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Alaska Survival Tips: How to Properly Smoke a Salmon

by ATJ Posted in Friendliest Catch: Fishing in Alaska, In the Kitchen |
Image used through Creative Commons License from FairbanksMike

Image used through Creative Commons License from FairbanksMike

When you think about it, salmon are highly complex fish.  They are typically anadromous, meaning they’re born in fresh water, migrate to the sea, then return to fresh water to reproduce.  Plus, studies have shown that salmon actually return to the exact spot where they were born to spawn.  Given this sophisticated background, do you really think smoking one of these suckers is as easy as lighting a match underneath it?  Properly smoking a salmon involves much, much more.  Not to worry though, because even a rookie smoker can master the process.  Let’s take a closer look.

Thorough Preparation is Vital

Proper salmon smoking doesn’t mean you wrap a fillet in some foil and throw it amongst some burning coals.  Before a cook even worry about the smoking process, he must:

  • Catch or purchase a salmon
  • Remove the pin bones
  • Cure, rinse and dry the salmon

Perhaps the most complex task within the preparation process is deciding your preferred method of curing.  Two are available: wet curing and dry curing.  Most of today’s consumer smoked salmon undergoes wet curing, where a salmon is submerged in a brine solution (or, a mixture of salt, pepper, sugar and spices).  Dry curing involves treating the salmon with a rub (usually a mixture of salt, nitrites and seasoning).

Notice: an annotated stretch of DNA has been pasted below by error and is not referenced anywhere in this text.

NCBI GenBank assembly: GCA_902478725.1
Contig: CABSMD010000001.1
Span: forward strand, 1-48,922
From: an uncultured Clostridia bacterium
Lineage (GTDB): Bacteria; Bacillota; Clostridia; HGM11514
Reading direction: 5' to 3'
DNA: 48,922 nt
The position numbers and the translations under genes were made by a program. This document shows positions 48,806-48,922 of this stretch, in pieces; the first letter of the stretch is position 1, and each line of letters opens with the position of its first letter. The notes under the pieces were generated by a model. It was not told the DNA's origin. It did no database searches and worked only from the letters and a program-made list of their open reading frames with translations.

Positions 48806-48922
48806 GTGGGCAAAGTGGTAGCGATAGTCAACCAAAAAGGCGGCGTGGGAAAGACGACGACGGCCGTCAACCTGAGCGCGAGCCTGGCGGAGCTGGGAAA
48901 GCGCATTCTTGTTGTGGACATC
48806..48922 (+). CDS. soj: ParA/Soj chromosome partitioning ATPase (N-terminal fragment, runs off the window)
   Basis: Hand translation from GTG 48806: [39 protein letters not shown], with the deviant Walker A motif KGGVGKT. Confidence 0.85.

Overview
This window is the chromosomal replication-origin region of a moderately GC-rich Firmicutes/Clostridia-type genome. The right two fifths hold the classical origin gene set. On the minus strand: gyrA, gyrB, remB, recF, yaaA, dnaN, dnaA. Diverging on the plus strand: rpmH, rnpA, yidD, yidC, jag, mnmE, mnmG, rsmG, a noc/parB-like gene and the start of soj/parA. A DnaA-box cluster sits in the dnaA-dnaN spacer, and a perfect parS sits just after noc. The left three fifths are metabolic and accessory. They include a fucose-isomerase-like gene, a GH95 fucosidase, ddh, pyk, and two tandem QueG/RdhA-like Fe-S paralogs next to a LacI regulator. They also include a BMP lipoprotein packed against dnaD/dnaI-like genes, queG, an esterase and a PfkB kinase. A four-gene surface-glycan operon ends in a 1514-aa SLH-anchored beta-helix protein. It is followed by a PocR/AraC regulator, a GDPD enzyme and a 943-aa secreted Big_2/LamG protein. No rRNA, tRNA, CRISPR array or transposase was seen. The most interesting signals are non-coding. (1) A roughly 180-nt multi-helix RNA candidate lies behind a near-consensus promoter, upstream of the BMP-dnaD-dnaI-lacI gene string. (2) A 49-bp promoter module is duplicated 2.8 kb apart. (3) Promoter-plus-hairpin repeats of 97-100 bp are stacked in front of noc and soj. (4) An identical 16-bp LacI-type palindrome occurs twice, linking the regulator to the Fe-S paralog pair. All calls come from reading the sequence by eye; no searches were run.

It’s Smoke Time, but…

To hot smoke or to cold smoke, that is the question.  As with curing, the act of smoking involves making an important decision.  Does a cook opt with hot smoking his salmon, or does he go the cold smoking route?

What’s the difference you ask?  When salmon is hot smoked, it’s placed in a smoker along with a fire or pit of coals.  Aromatic woods (e.g., cedar or apple) are added to the fire to create a strong scented smoke.  The smoke infuses the salmon with flavor and the heat from the fire or coals cooks the salmon.

When salmon is cold smoked, it’s also placed in a smoker.  However, the smoke is generated in a separate chamber from the actual smoker.  The result is that the temperature inside the smoker is kept much lower and the smoke slowly seeps into the fish without a great deal of heat.  Slow smoking can take days or even weeks.

So I DO Need an Actual Smoker to Properly Smoke Salmon?

Not at all.  The actual device used to smoke salmon ultimately depends on whether you decide to hot smoke or cold smoke the fish.  If hot smoking is the preferred route, then smoking can take place in a genuine smoker, an ordinary grill, a Wok, and even a cookie-tin.

If cold smoking is your preference, then you’ll have to break free from hotter smokers or other cooking mechanisms.  If you have the time and extra money, you can always build your own. If time is limited, you could definitely buy a specialized cold-smoker; or go simple and use a soldering iron. Some people have even come up with their own contraptions using fireboxes attached to hoses.

Salmon smoking is kind of like the expression, “I may have been born at night, but not last night.”  The process of smoking is not a recent phenomenon.  People have been doing it for centuries.

The good news about this is that there is a definite smoking process that has been figured out, and should be followed.  The better news is that there’s a host of creative ways to actually smoke salmon.  In the end, we all want the fantastic taste that smoked salmon provides.  But, how you achieve this end is really up to you!

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